Combining multiple products for sale at a single price is known as bundling, and it is a powerful way to please customers and increase revenue.
Movie theater snack combos provide interesting real-world examples of both pure and mixed bundling.
A value based approach to pricing will help florists increase sales and profits in ways that the cost-plus model never can.
Attractions are a highly perishable product and operators are keen on revenue management – combining bundles and hurdles in an effort to maximize revenue.
Valentine's Day happens just once a year. A look at how modern pricing practices and a yield management approach can help florists generate maximum profits.
Pure bundling is less common than the more popular mixed bundling, but there are still some high profile real world examples.
In the not too distant past two different industries started moving in opposite directions when it came to pricing. Was one path better than the other?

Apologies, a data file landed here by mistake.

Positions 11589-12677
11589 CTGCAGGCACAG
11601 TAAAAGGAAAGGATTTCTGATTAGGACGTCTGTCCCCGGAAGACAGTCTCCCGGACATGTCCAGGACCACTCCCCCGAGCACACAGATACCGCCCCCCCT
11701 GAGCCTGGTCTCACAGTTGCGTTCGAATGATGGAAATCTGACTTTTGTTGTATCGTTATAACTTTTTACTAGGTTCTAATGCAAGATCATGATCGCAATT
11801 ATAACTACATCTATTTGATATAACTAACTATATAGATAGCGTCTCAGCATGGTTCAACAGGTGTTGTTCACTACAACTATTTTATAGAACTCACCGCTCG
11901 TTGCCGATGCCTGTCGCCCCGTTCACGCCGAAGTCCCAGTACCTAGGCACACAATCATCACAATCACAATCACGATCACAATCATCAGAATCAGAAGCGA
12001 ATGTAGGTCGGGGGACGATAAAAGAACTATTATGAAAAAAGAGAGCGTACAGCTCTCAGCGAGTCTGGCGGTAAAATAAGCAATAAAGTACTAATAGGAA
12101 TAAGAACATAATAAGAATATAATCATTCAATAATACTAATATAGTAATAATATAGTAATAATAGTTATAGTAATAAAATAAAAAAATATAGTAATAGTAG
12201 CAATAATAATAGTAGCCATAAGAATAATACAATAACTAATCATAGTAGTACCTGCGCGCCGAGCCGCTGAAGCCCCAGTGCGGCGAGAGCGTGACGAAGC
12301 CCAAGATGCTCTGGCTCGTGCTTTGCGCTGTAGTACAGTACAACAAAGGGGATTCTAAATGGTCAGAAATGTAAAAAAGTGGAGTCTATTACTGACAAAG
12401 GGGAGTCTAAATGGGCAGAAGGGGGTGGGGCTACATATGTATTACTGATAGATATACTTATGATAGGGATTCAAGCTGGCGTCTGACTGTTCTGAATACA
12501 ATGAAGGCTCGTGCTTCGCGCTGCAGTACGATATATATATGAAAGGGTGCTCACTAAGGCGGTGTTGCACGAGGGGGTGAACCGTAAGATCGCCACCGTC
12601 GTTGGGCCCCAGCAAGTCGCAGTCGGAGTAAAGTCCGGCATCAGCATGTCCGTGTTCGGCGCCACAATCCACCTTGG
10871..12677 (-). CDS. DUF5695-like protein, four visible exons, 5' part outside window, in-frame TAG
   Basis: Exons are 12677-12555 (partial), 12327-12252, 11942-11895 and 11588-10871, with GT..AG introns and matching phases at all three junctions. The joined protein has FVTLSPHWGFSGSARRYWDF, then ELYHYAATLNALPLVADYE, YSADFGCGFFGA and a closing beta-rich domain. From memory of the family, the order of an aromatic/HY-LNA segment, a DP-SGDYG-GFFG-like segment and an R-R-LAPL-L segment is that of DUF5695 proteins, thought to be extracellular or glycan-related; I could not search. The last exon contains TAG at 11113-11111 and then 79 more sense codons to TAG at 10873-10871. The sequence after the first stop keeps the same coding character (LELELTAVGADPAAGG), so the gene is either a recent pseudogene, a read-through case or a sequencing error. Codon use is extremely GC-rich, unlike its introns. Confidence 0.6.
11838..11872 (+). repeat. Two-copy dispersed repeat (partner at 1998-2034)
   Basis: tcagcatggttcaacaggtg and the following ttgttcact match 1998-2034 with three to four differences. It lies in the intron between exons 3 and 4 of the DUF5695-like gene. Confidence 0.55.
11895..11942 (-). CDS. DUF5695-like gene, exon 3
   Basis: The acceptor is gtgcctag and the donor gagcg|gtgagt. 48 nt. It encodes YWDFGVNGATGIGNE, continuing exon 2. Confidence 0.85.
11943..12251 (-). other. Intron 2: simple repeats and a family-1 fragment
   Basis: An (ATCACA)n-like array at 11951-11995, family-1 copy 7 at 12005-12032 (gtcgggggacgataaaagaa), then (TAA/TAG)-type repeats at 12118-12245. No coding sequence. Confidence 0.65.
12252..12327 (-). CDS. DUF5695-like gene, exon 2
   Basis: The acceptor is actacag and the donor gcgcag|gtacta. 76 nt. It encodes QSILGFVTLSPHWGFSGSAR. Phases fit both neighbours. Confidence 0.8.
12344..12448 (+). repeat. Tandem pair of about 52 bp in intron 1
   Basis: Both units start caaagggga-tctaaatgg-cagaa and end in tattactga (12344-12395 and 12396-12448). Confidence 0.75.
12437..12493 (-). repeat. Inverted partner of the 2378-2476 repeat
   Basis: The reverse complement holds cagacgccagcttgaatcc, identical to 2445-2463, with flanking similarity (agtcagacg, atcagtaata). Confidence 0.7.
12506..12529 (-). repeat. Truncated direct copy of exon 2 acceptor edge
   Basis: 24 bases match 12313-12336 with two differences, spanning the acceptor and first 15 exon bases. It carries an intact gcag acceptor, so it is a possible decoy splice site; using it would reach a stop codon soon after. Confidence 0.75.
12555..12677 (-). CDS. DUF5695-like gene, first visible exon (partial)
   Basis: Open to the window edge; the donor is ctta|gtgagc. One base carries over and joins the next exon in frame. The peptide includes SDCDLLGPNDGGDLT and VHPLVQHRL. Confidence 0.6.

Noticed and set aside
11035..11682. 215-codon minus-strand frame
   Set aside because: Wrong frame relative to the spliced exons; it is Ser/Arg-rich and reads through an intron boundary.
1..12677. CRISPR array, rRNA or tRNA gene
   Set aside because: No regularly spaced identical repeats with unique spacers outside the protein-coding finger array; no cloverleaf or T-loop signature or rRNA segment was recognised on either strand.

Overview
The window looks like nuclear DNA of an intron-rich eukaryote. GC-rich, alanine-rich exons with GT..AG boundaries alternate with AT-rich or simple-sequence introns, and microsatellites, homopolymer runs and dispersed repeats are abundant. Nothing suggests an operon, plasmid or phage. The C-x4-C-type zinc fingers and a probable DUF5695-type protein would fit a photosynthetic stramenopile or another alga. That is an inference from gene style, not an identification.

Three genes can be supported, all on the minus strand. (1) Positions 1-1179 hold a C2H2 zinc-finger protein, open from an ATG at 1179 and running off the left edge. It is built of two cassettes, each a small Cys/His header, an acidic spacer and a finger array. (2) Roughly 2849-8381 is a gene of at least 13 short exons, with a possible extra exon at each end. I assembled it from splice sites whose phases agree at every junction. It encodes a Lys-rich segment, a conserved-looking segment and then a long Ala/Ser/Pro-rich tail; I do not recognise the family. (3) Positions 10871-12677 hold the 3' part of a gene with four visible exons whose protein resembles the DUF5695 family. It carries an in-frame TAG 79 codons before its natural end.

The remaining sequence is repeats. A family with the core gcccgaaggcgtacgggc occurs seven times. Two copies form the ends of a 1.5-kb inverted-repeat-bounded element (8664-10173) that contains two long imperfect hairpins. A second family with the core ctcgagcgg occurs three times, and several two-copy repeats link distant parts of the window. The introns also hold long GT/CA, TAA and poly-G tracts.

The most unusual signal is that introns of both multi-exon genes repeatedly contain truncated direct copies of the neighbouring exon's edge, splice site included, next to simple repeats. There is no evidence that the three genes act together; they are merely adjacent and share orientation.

Consumers love bundles and bundled pricing – so much so that they will buy bundles with items and sizes they don't want even when they cost more. Why?
Newly added content looks at product bundling. Mixed bundles, pure bundles and the differences between them, real world examples of each and the appeal of bundles to the consumer.
Take-out chicken deals show that bundling is very effective at increasing revenue. Unbundling can make sense but bundling should not be forgotten.
After decades of unbundling delivery fees and service charges should retail florists consider offering bundled prices as an option?
It's easy to assume that packages or bundles provide some kind of special value but they're playing tricks on you. Save money by not falling for it.
Make better pricing a resolution for 2017. Here are five five pricing concepts florists can use to generate more sales and greater profits this year.